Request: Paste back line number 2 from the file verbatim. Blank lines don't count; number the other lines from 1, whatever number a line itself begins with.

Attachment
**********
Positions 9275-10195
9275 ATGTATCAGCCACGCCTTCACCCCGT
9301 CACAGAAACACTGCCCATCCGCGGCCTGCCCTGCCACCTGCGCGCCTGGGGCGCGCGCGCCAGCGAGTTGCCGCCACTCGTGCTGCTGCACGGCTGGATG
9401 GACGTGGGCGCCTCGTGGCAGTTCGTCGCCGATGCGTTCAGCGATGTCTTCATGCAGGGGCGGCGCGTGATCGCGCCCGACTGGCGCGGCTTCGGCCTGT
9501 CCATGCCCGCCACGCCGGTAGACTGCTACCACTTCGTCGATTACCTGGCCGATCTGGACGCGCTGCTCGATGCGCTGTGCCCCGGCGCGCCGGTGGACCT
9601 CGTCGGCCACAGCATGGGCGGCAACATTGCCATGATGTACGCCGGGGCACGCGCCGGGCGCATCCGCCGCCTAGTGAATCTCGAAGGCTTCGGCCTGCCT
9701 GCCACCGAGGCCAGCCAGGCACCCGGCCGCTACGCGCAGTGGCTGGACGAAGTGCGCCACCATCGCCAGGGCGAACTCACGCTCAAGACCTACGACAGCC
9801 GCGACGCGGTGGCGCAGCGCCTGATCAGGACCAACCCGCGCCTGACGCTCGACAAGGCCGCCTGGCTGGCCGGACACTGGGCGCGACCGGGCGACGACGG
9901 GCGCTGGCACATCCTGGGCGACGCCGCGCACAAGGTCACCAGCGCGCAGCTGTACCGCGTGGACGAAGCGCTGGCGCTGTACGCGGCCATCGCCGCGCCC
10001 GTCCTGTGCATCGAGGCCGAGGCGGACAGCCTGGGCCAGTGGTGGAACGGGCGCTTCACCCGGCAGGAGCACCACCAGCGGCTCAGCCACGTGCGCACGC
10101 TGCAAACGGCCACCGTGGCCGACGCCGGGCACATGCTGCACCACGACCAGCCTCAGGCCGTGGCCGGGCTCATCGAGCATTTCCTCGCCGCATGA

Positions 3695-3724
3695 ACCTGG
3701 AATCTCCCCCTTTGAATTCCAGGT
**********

9275 ATGTATCAGCCACGCCTTCACCCCGT